I don’t know about you, but I’ve seen and heard enough about Super Bowl XXXVIII next Sunday. I’ve studied the charts, seen some of the action clips on television and the internet, and I have my winner.
It’s the Frito-Lay commercial featuring two barely ambulatory grandparents who get out of their chairs and race each other across the room for a bag of potato chips. Grandma gets the early lead but Grandpa trips her with his cane. When she tries to get up, Grandpa pushes her back down with his cane and ambles past. He wins, but looks back to see that Grandma has taken his dentures.
Sounds like a winner in my book in what has become a game within the game. In many living rooms, the contest between Carolina and New England will take second billing. InsightExpress, a research firm, found that 54 percent of the country will tune in to the game, and half of them say they will watch specifically because of the commercials. There are even sports books that will allow you to bet on the winning Super Bowl ad as determined by the USA Today poll.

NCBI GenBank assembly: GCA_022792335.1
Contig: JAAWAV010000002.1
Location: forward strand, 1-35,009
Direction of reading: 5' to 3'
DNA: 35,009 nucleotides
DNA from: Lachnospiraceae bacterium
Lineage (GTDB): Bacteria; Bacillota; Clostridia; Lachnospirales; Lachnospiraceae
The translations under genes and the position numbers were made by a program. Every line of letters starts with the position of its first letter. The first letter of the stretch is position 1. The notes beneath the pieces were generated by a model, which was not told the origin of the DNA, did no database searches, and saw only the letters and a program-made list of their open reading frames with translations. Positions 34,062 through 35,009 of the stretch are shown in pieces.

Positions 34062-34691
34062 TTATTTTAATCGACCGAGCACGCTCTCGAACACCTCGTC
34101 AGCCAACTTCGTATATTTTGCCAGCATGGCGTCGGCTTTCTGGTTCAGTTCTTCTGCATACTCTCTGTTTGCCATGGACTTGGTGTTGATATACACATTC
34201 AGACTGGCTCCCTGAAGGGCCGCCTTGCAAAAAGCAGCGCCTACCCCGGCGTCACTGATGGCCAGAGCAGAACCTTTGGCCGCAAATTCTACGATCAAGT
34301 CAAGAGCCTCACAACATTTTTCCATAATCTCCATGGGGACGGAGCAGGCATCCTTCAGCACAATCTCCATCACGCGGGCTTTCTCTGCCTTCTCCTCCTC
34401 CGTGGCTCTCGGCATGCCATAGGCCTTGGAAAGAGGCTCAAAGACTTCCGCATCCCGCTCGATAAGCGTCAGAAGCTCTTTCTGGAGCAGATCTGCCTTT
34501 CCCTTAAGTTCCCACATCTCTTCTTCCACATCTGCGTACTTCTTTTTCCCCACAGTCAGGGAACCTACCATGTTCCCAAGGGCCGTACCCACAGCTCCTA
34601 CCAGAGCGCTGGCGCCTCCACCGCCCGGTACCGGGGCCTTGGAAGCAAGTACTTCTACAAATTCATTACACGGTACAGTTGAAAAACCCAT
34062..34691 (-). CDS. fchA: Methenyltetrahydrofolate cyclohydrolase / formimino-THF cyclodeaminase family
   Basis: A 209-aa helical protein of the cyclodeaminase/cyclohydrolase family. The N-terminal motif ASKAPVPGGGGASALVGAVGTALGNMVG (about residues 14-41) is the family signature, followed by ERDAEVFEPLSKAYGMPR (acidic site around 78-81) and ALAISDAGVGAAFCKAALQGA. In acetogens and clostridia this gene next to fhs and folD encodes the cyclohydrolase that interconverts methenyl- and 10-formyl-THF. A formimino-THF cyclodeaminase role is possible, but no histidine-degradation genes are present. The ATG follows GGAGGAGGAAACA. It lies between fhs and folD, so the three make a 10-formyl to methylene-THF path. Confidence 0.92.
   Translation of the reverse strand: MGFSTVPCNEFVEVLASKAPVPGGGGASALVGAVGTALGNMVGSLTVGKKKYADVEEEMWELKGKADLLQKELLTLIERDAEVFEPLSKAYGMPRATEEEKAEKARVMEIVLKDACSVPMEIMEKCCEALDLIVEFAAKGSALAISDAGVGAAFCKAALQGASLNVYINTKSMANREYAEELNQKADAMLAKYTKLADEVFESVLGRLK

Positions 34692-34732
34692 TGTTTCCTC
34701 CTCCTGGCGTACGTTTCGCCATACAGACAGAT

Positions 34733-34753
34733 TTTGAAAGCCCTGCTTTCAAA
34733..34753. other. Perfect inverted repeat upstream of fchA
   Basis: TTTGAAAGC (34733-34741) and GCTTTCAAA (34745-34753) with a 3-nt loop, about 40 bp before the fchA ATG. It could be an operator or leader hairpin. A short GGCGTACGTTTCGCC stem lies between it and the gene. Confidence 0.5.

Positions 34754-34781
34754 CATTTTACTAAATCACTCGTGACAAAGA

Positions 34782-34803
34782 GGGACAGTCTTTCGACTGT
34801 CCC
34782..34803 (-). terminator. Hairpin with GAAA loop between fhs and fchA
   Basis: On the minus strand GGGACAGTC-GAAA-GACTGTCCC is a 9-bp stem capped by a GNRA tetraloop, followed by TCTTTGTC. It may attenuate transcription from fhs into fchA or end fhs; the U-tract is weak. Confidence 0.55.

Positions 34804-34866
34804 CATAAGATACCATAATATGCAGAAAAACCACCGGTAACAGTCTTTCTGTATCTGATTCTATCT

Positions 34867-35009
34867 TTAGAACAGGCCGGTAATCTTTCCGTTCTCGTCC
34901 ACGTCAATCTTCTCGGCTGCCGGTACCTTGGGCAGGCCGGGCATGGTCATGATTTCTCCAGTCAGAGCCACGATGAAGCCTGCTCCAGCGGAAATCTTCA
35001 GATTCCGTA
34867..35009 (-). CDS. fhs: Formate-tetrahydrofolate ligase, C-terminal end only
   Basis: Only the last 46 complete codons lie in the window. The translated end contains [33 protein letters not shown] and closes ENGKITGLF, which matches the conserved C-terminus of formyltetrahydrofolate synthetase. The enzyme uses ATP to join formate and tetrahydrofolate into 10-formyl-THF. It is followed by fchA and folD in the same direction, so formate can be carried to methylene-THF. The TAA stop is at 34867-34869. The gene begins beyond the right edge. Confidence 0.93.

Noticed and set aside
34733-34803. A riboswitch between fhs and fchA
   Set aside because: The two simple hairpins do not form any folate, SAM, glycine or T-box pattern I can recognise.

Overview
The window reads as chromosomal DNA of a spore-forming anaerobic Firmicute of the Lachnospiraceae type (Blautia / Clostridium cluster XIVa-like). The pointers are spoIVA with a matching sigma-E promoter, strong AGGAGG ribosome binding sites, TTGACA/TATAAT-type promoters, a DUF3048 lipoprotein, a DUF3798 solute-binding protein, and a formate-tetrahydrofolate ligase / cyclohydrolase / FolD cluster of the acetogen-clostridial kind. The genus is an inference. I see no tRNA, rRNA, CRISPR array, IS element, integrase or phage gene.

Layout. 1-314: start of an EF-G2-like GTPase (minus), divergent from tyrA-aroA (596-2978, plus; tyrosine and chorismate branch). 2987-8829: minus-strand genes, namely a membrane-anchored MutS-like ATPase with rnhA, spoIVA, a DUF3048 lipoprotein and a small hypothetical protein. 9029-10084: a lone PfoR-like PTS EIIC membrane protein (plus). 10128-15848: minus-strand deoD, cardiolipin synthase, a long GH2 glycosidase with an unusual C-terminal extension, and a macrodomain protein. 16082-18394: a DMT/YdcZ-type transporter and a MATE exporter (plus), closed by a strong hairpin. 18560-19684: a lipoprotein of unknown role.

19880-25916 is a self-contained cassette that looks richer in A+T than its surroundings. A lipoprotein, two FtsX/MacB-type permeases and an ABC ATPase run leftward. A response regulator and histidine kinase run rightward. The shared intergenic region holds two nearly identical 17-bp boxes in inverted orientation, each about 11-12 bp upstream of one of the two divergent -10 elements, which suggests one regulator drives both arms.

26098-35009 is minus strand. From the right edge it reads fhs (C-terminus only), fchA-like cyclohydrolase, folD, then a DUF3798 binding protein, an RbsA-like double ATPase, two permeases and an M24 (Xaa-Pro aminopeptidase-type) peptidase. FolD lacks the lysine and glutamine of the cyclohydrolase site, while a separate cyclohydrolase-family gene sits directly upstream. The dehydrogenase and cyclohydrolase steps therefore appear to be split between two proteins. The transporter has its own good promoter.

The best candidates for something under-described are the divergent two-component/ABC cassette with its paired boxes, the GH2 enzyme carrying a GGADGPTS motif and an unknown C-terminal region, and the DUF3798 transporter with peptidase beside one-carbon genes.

Super Bowl commercials have become a big deal, as well they should considering it costs $2.3 million for a 30-second spot. And considering the game will attract a TV audience (about 90 million in the U.S. alone) that more than triples that of the top-rated network show (CSI, about 26 million), it’s expected that companies will put their best feet forward.